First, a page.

By: Ariel Sheen
Creatively Applying Nietzschean Insights to the Self
The increased capacity of technology, such as smart phones, to immediately get us to information we wish to know or to distract us when we are waiting also has the effect of lowering our patience. A number of social commentators, informed by quantitative surveys, call this quality of development part of a culture of impatience and instant gratification and connect it with increases in levels of stress.
Stress, like technology, is neutral. It has uses at times, but when it is generalized it causes people to show it by their exhibition of impatience, anxiety, impolite social interactions and even physical illness. Such a technology that has been so widely adopted is unlikely to go away, however the negative qualities that it evokes in users that do not resist it need not be there. With practice the technology can come under the control of the user, as it should be, rather than the other way around.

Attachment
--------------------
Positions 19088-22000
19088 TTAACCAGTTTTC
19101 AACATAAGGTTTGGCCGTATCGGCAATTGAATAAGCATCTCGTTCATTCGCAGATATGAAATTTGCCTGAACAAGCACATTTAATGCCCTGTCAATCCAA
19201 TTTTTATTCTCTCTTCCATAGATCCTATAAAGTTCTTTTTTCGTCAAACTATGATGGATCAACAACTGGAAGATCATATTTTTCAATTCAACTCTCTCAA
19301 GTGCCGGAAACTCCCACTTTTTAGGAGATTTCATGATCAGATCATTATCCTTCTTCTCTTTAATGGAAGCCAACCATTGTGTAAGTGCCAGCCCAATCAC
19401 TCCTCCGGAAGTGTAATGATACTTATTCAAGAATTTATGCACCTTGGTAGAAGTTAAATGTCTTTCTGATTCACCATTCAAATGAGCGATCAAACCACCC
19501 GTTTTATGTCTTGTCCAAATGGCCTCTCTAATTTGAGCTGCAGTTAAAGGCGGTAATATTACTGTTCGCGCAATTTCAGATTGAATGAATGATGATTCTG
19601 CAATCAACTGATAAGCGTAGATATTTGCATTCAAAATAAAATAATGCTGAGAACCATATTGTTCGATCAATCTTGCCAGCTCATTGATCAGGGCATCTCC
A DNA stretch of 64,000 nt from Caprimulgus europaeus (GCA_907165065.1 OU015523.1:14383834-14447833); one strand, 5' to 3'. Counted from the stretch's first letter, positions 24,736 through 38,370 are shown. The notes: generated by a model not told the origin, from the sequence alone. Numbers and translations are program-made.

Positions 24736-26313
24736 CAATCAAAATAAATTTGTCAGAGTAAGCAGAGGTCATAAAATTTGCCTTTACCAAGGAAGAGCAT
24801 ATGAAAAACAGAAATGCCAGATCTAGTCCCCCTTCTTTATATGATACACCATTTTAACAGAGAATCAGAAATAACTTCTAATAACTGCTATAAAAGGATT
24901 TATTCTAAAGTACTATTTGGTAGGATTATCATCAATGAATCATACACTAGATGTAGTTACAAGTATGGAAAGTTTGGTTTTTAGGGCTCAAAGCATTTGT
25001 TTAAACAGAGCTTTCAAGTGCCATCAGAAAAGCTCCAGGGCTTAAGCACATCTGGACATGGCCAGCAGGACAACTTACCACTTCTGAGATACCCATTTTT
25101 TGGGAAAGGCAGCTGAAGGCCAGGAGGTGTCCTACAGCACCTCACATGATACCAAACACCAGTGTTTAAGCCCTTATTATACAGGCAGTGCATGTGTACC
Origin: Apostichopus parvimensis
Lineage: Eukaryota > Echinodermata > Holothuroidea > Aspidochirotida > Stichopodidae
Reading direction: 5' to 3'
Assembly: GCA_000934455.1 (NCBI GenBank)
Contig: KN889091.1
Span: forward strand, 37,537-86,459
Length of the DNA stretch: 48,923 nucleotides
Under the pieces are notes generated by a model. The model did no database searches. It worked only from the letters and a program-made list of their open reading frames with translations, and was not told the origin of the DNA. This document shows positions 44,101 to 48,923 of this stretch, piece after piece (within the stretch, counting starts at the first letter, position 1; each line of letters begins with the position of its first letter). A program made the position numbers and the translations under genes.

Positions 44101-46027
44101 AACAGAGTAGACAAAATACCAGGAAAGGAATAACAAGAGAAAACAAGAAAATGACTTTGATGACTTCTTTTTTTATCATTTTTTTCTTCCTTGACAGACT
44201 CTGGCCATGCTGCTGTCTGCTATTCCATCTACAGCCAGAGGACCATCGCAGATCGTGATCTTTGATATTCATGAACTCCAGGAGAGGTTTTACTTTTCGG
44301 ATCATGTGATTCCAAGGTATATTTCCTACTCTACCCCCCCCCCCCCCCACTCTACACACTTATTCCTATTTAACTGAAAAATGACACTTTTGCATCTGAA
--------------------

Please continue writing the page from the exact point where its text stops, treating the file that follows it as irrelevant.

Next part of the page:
19th century German philosopher and psychologist Friedrich Nietzsche would have classified this dynamic as akrasia, or weakness of will. This does not mean a lack of desire and capacity to fulfill them, but that many people unwittingly come to embody an inconsistency that stems from desires which conflict.
In the case of smart phones and patience, the net effect of accelerating our expectations for the quick fulfillment of our desires is often evident despite the fact that we may admit upon reflection that many times such expectations are unreasonable! Manners, meant to smooth and pacify interactions with people, can be put aside and displays of upset given so as to accelerate the fulfillment of services we need accomplished. However when the situation is reversed, those same people will balk at such same treatment.
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